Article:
Niko Luoma, ‘Self-titled adaption of 14 Sunflowers after Van Gogh (1888)’, 2016, Photography, Archival pigment print, Diasec, Atlas Gallery
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Niko Luoma

Self-titled adaption of 14 Sunflowers after Van Gogh (1888), 2016

Archival pigment print, Diasec
77 1/5 × 61 2/5 in
196 × 156 cm
Edition of 6
.
Contact For Price
Location
London
Have a question? Visit our help center.
About the work
Medium
Signature
Hand-signed by artist, sticker label
Frame
Included
Niko Luoma
Finnish, b. 1970
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Helsinki School photographer Niko Luoma considers light the primary material in his abstract analogue photographs that marry geometry, symmetry, and chaos. “I am fascinated by the fact that this process leaves nothing behind—no debris, no ruin—just an exposed negative,” he says of working only with light and light-sensitive materials. Attuned to the subtle differences between “chronos” and “kairos,” the respective Ancient Greek terms for sequential time and an opportune moment, Luoma also considers time an important element in his work. For example, in “Kairos”, a 2006 series inspired by life’s unexpected revelatory moments, Luoma layered multiple exposures on single prints, introducing the element of chance and distancing himself from the idea of photography as a representational medium. Similarly, in the “Symmetrium” series (2009-12) time reveals the process through thousands of exposures on a single negative.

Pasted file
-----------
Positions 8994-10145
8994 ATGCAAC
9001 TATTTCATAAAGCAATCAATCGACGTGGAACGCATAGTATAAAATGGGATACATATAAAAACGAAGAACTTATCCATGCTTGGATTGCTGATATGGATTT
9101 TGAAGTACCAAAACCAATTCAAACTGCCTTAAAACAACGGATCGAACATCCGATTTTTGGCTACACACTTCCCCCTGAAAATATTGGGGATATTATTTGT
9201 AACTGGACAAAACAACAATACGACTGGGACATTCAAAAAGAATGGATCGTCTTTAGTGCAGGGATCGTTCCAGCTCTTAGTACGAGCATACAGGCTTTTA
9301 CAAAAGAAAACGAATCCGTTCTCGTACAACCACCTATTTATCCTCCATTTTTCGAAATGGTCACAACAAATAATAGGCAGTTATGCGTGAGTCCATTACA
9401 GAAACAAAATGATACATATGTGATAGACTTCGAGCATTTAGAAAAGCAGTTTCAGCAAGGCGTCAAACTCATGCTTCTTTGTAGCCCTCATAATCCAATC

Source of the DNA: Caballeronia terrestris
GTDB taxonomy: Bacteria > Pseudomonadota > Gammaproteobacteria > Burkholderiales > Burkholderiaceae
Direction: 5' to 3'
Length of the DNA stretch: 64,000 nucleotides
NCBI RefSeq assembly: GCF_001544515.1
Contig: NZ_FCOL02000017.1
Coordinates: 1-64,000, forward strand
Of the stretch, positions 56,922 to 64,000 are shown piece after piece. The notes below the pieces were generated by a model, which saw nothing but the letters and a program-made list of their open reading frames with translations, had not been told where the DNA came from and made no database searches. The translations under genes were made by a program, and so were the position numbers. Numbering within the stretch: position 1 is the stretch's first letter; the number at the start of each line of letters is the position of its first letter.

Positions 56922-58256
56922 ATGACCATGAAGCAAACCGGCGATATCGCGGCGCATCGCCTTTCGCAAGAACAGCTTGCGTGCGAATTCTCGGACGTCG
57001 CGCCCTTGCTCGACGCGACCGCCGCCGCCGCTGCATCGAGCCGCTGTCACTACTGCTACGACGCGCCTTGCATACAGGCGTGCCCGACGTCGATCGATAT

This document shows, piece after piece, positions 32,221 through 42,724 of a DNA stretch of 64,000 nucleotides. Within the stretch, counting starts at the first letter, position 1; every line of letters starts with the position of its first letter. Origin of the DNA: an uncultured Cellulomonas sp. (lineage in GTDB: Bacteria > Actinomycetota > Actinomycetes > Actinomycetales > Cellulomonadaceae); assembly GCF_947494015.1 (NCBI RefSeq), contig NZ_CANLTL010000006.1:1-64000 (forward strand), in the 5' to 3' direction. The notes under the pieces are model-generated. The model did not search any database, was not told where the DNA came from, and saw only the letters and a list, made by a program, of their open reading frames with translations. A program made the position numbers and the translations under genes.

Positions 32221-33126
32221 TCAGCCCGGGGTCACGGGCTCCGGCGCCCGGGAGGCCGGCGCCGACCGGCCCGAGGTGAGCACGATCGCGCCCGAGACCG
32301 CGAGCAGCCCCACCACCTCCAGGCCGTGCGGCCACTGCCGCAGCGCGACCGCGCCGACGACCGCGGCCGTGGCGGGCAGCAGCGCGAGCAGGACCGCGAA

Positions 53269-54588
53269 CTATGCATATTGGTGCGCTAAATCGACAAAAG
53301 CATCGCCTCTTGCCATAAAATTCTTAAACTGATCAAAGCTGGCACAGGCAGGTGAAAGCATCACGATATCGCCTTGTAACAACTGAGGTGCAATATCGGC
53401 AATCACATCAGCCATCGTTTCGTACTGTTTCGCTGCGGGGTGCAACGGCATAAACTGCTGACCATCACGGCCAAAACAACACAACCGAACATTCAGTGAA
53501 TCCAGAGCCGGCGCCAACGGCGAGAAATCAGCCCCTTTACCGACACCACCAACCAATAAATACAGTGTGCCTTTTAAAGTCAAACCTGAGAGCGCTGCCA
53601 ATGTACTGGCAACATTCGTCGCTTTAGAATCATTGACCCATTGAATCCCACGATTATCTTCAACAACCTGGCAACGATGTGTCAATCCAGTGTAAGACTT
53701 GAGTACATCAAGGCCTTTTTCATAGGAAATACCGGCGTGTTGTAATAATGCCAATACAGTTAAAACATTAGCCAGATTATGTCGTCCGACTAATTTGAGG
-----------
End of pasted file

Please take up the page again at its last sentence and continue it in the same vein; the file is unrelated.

Niko Luoma, ‘Self-titled adaption of 14 Sunflowers after Van Gogh (1888)’, 2016, Photography, Archival pigment print, Diasec, Atlas Gallery
Save
Save
View
View in room
Share
Share
About the work
Medium
Signature
Hand-signed by artist, sticker label
Frame
Included
Niko Luoma
Finnish, b. 1970
Follow

Helsinki School photographer Niko Luoma considers light the primary material in his abstract analogue photographs that marry geometry, symmetry, and chaos. “I am fascinated by the fact that this process leaves nothing behind—no debris, no ruin—just an exposed negative,” he says of working only with light and light-sensitive materials. Attuned to the subtle differences between “chronos” and “kairos,” the respective Ancient Greek terms for sequential time and an opportune moment, Luoma also considers time an important element in his work. For example, in “Kairos”, a 2006 series inspired by life’s unexpected revelatory moments, Luoma layered multiple exposures on single prints, introducing the element of chance and distancing himself from the idea of photography as a representational medium. Similarly, in the “Symmetrium” series (2009-12) time reveals the process through thousands of exposures on a single negative.

Niko Luoma

Self-titled adaption of 14 Sunflowers after Van Gogh (1888), 2016

Archival pigment print, Diasec
77 1/5 × 61 2/5 in
196 × 156 cm
Edition of 6
.
Contact For Price
Location
London
Have a question? Visit our help center.
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